An outstanding chronicler of nature and rural life, not to mention tales of the unseen, Bibhuti Bhusan Bandopadhaya was part of the literary trio who dominated the world of Bengali letters after the passing of Rabindranath Tagore. The other two of this triumvirate were Tarashankar Bandopadhaya and Manik Bandopadhaya. Bibhuti Bhusan and Tarashankar were great friends. And as a piece of friendly advice Tarashankar once asked his friend whether he could not find any focal theme except nature for his writings even after witnessing the World War II, The Great Bengal Famine and the Partition.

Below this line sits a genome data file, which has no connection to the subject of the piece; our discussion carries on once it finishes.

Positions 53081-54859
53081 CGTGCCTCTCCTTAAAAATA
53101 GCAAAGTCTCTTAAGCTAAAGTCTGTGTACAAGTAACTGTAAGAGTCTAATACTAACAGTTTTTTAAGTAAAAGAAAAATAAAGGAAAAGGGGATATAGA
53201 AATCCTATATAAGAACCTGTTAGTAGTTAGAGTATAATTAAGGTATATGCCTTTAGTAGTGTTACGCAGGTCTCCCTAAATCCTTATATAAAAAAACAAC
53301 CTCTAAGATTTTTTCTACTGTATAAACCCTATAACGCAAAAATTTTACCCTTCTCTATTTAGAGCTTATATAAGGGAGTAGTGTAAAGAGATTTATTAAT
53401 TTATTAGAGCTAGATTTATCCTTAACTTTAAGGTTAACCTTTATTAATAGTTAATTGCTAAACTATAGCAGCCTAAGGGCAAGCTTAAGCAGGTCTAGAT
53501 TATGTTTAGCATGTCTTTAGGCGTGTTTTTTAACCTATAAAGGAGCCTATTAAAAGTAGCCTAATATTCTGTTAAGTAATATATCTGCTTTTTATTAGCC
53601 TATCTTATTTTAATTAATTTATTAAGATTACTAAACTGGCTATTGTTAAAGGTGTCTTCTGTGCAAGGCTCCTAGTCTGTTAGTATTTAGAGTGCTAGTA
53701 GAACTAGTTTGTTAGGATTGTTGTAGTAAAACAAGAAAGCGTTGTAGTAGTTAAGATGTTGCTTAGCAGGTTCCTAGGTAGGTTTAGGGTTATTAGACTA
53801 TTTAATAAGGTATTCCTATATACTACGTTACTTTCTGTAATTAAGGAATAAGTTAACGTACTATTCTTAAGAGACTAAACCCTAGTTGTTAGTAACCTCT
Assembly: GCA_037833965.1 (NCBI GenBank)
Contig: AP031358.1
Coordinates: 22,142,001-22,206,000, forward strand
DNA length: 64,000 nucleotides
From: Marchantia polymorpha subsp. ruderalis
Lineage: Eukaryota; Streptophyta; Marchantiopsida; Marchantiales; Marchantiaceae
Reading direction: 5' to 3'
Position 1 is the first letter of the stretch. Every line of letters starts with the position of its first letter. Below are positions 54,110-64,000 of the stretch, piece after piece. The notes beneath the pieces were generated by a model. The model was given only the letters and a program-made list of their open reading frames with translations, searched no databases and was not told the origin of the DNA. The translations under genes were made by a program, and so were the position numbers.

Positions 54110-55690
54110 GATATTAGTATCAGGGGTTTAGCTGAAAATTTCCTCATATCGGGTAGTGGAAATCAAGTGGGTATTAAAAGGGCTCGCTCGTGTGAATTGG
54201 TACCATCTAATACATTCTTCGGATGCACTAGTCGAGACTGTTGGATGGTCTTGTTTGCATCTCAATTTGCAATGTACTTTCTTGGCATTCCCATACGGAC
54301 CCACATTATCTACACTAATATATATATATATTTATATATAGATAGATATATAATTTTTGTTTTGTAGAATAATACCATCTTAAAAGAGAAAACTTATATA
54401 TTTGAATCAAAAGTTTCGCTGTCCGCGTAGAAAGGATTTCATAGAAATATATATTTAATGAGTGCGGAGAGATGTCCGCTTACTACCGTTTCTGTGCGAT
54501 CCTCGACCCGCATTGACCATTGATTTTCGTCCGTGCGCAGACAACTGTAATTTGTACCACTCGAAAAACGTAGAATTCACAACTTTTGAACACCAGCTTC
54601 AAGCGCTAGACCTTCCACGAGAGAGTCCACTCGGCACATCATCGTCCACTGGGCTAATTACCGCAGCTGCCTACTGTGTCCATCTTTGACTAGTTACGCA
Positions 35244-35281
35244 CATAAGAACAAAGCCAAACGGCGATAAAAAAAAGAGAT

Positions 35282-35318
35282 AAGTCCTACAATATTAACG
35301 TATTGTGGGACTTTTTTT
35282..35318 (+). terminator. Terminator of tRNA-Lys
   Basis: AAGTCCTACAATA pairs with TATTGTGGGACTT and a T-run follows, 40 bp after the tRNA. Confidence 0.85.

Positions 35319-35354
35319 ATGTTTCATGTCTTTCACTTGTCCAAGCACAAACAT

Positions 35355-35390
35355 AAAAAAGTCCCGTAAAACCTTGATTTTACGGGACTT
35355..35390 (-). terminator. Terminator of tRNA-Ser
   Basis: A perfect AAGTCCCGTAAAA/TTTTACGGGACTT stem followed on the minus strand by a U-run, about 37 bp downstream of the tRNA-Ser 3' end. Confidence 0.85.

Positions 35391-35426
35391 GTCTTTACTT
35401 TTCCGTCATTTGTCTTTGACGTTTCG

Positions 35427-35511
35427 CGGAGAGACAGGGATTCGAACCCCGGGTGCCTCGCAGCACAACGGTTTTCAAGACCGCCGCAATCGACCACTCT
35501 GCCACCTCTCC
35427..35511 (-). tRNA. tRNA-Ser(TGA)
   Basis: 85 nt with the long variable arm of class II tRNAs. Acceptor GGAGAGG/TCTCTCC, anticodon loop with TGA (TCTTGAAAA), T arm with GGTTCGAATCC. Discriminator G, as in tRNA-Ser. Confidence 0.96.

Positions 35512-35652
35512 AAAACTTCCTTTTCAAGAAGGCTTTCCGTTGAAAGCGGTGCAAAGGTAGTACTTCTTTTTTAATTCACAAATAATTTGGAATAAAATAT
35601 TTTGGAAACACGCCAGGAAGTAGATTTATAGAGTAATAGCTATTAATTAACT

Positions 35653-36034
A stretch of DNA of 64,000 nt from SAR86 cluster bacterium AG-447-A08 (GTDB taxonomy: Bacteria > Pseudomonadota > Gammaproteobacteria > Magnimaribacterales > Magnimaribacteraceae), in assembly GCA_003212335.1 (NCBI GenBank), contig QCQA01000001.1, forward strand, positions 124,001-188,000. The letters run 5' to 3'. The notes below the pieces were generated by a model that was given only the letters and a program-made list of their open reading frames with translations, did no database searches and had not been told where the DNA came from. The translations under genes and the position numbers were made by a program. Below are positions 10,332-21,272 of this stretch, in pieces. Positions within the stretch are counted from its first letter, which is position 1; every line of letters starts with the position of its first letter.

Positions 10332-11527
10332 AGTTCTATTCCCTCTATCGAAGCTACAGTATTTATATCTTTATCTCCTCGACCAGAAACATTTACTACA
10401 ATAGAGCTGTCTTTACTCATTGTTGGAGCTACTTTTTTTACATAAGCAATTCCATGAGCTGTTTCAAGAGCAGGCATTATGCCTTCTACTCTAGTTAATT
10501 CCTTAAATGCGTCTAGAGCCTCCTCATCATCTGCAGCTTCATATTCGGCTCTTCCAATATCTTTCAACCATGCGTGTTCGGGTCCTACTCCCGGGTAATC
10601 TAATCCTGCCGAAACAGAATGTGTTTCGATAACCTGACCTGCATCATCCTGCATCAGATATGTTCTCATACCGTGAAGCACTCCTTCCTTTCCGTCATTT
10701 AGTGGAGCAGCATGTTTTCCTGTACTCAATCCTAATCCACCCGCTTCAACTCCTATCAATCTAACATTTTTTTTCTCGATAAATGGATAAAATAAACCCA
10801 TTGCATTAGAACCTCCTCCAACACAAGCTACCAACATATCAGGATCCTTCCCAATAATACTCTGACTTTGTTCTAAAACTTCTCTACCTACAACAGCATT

While Bibhuti Bhusan was at his wit&’s end at his friend&’s question, he was asked by Achintya Kumar Sengupta, no mean litterateur, to adhere to the theme he is comfortable with as it was the nose ring of the goddess of learning of Bengali literature. Bibhuti Bhusan had friends and admirers who were different from him as chalk is to cheese. One of them was Nirad C. Chowdhury, then really an unknown Indian and was readying himself to occupy greater heights of glory and controversy. Years later when Bibhuti Bhusan earned the fame he richly deserved but which eluded him all his life after Pather Panchali hit the screen. The rest is history. The 123rd birth anniversary of the author passed by recently.